A splendid, sunny day at the end of May called for a visit to the flowery meadows on the Point Bridget trail. The day started off well — in the first muskeg near the trailhead, we saw flowers of eight species. As a bonus, “Quick, three beers!” sounded repeatedly from the edge of the muskeg — my first olive-sided flycatcher of the year.
Bracken fern was still unfolding along the trail into the forest and a few more flowers there were added to the list. A Pacific wren sang and a sapsucker called from a dead tree. Small white butterflies made courtship pursuits and a few tiny blue butterflies flitted by. The skunk cabbages were fading, but many of the sturdy inflorescences entertained a variety of small flies and beetles; the beetles are thought to be the main pollinators of skunk cabbages, but perhaps the flies can do the job too.
Emerging into the main lowland meadows, we were greeted by a wide expanse of bright yellow, chiefly buttercups in full bloom, with some tall blue lupines adding a bit of micro-topography. Below that cheerful canopy was an understory of pinky-purple shooting stars, and in certain places there was an under-understory of white strawberry flowers. It would be a while before the irises bloom; as expected, the buds were still small and safely enfolded in the vertical leaves. Wilson’s warblers sang along the edge of the meadows and savannah sparrows popped up out of the meadow greenery briefly, before diving back into cover.
Dawdling along, looking at flowers and bugs, we finally reached the estuary of Cowee Creek and settled onto a log at the very upper edge of the beach for a picnic. There we were greeted by strident calls and a black bird with a long red bill (and oddly pale legs) marched toward us while his mate lingered down by the water. I hadn’t been scolded by an oystercatcher for ages, so this was a welcome sound.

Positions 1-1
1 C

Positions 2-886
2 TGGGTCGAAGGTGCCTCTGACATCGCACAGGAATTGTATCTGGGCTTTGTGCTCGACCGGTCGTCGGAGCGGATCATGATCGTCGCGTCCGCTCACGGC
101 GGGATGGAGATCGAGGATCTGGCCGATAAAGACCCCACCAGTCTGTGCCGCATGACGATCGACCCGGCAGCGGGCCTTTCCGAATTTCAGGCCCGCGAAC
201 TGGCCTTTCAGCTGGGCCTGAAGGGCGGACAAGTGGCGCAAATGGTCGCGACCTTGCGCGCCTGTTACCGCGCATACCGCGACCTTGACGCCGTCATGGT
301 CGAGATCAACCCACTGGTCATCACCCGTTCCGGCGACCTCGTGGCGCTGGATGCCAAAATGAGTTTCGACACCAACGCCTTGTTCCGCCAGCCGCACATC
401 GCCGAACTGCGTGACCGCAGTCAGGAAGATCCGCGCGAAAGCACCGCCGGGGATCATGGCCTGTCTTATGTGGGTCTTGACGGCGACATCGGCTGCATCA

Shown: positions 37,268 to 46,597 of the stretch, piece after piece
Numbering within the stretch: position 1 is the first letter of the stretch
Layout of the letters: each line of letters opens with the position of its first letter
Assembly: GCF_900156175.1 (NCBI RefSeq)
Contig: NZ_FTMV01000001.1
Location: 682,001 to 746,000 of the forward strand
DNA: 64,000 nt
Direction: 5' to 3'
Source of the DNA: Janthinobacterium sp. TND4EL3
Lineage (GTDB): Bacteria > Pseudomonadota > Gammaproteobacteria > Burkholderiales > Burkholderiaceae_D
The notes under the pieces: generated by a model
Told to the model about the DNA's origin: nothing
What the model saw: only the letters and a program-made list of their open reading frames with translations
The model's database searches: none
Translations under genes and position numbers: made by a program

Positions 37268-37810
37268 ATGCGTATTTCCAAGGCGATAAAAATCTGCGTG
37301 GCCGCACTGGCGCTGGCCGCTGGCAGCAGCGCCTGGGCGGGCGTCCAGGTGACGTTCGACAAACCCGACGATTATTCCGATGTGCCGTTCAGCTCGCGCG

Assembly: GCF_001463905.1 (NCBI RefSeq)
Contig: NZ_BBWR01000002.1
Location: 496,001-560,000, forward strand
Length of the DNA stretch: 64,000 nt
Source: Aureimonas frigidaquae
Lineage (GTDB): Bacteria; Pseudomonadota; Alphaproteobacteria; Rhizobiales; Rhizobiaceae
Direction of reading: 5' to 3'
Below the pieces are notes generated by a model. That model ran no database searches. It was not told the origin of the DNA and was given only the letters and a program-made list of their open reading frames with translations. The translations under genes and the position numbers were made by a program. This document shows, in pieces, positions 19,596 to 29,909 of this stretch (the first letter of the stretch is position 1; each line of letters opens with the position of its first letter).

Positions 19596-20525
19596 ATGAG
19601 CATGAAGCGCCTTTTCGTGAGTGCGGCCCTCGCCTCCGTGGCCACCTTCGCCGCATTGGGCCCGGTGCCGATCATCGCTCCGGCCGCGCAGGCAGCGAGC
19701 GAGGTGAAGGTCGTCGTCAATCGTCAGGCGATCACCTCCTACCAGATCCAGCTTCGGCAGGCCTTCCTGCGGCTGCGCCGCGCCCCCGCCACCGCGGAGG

This fellow walked up from the water-side, over a stretch of cobbles, until he was about thirty feet from our log. There he walked back and forth, parallel to the upper edge of the beach but below the highest tide line, as if patrolling a boundary. When we showed no signs of further encroachment, he settled down on a rock to watch for many minutes. He took time off to chase a raven upstream but came back to his guard duty. As we packed up to leave, he ambled down to his mate by the water. They will nest just above the high tide line, laying eggs in a shallow cup of sand.
Meanwhile, four female mergansers floated on the big creek, causing me to wonder if they were not nesting this year. A kingfisher hovered for a long time over a side channel, then dove and flew downstream out of sight, so its hunting success was unrecorded.
There are several large stands of sweetgale out in the meadows. This aromatic shrub has separate sexes, distinguishable by the flowering spikes: female spikes are smaller and bear a red tuft on the tip. As we’ve observed on previous trips out here, female individuals seem to be much rarer than males. But why?
By the time we got back to the car, we’d tallied over 30 species of flowers. Not bad for a partial tour of those big meadows. I was pleased to see small flies of several types visiting some of these flowers, along with a few small bees. Bumblebees were scarce, but a few zoomed around and one landed on a lupine. This activity was a big contrast to a recent walk up the Crow Hill trail, on an equally nice day, when not a single flower had an insect visit.
The main trail has been greatly improved by the trail crews, and it looks like they intend to deal with a few more spots. No-see’ums and mosquitos were all too active and will become more so…
• Mary F. Willson is a retired professor of ecology. “On the Trails” appears every Wednesday in the Juneau Empire.